When your kitty's eyes regularly overflow with tears, the moisture leads to the unsightly staining of her facial fur. After bringing Fluffy to the vet to determine the cause of her teary eyes, groom her pretty face regularly to help remove tear stains and prevent new ones from forming.
Treat Medical Issues
Fluffy doesn't cry because she's sad, rather her eyes can become excessively teary for a number of reasons, many of which require medical attention. Your vet can tell you what is causing your feline friend's excess tearing, technically known as epiphora, and possibly cure it. Causes for epiphora include eye infections, injuries to the eye, blocked tear ducts, allergies, rhinitis, corneal ulcers or glaucoma, according to petMD. Some kitties may experience irritation from their improperly formed eyelashes. Your vet can determine a course of treatment for your feline friend. He also may perform surgery to correct problems with eyelashes or open blocked tear ducts to prevent issues with staining.
Groom Eyes Daily
Unfortunately, some kitties have a genetic predisposition to developing tear stains because of their facial structure. Flat-faced breeds such as Persians and Himalayans are most prone to these types of issues due to improper tear drainage from their nasolacrimal ducts, according to WebMD. If this is the case, clean your kitty's eyes with separate cotton balls dipped in warm water or a sterile saline solution twice a day. This will gently clean away stains and prevent new ones from forming by removing tears from the area, which oxidize, leading to reddish-brown staining. Gentle cleaning of the eye area also eliminates bacteria from around the eyes, which contribute to staining and flourish in the dampness caused by the excess tears.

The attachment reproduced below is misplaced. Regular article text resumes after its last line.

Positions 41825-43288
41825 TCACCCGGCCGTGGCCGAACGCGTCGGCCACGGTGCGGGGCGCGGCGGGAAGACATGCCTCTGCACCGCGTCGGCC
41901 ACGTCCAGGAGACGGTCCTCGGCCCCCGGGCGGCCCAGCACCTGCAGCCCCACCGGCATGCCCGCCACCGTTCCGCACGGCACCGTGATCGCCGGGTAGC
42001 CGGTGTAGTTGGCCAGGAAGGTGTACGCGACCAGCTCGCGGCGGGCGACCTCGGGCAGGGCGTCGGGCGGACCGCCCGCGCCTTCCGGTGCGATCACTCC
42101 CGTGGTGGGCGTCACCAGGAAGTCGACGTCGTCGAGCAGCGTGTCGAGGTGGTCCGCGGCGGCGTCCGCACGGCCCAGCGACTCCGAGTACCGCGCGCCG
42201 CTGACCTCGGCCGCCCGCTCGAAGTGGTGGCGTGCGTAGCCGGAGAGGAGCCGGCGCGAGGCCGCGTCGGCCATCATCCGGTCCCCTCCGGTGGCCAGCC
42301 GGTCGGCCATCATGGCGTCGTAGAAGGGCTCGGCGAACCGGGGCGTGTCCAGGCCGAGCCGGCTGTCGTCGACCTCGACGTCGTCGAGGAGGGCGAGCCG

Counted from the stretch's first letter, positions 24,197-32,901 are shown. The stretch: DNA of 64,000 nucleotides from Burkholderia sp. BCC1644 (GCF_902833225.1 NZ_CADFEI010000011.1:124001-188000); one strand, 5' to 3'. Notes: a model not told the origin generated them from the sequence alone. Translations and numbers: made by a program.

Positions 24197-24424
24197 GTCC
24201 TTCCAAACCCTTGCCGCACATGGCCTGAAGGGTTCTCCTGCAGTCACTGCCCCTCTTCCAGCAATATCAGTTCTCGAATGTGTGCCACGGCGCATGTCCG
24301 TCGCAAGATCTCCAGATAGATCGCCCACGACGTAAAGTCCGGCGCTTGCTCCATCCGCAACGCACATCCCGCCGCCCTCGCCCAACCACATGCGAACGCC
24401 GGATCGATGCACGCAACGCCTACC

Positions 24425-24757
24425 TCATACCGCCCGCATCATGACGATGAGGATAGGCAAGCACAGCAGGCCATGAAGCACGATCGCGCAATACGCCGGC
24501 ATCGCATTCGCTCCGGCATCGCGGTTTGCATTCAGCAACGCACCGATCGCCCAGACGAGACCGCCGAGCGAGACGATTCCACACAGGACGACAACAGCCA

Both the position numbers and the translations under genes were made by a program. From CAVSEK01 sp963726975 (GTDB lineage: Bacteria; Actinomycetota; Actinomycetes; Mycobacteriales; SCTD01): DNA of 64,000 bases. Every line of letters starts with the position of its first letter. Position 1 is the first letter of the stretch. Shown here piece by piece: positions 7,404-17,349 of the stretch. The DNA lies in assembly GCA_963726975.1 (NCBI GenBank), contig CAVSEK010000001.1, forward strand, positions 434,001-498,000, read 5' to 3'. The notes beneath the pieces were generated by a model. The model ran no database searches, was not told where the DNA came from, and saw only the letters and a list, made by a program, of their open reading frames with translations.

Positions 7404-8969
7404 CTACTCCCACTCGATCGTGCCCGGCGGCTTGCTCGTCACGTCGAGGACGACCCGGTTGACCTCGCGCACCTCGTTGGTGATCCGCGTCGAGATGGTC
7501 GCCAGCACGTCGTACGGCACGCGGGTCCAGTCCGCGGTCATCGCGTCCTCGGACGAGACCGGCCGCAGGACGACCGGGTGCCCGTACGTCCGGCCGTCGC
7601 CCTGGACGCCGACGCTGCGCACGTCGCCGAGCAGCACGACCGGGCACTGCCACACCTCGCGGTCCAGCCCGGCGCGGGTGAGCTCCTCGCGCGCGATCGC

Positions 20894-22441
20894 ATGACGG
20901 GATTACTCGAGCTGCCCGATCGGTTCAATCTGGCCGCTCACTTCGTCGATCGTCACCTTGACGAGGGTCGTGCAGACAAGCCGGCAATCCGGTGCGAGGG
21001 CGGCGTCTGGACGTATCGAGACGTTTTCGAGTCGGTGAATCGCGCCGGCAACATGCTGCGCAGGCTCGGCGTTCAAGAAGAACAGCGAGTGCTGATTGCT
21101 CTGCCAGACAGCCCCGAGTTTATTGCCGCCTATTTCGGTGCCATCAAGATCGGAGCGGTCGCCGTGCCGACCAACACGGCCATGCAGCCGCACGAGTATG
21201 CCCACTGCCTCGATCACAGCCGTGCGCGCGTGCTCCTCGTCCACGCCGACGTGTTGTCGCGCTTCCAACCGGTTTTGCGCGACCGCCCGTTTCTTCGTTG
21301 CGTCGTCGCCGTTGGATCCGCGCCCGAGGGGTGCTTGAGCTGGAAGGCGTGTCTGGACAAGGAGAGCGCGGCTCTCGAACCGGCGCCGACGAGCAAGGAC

Eliminate Stubborn Stains
Some tear stains are stubborn and difficult to remove. If this is the case, you may need to have your vet or groomer trim the hair around your kitty's eyes to remove the stained fur. Trimming also prevents new stains from forming by eliminating the fur that is constantly becoming saturated with moisture and it can stop stray hairs from irritating your kitty's corneas. You also can clean away hard-to-remove stains using pre-moistened pet wipes containing antibacterial cleansing ingredients such as acetic and boric acids, recommends VCA Animal Hospitals. Take care not to get the cleansers directly in your kitty's sensitive eyes, which can irritate them.
Prevent New Stains
While some feline dietary supplements help prevent tear staining in cats, many of them contain low doses of antibiotics. Antibiotics, including doxycycline, tetracycline, metronidazole and tylosin, do help deter tear stains by killing any bacteria or yeast that can contribute to them, according to VCA Animal Hospitals. Unfortunately, regular use of antibiotic-containing supplements can lead to antibiotic resistance in your feline friend, and are thus no longer recommended by vets. Instead, use supplements containing ingredients like parsley, cranberry extract, vitamin C or probiotics, which may help to prevent tear stains safely. In addition, a daily application of petroleum jelly around the eyes can prevent the fur around the eyes from getting saturated with tears and becoming stained.
- petMD: Sad Eyes? How to Remove Tear Stains From Your Pet’s Eyes
- Leo's Pet Care: A Veterinary Guide to Tear Stains
- WebMD: Causes of Watery Eyes in Cats
- Drugs.com: Tear Stain Supplement for Dogs & Cats
- CatChannel.com: Persian Cat Face Grooming and Cleaning Tips
- American Society for the Prevention of Cruelty to Animals: Top Tips for Keeping Kitty’s Eyes Healthy
- WebMD: Eye Discharge in Cats
- petMD: Watery Eyes in Cats
- VCA Animal Hospitals: Eye Discharge or Epiphora in Cats
- Drugs.com: DermaPet MalAcetic Wet Wipes/Dry Bath
- nanamiisola/iStock/Getty Images
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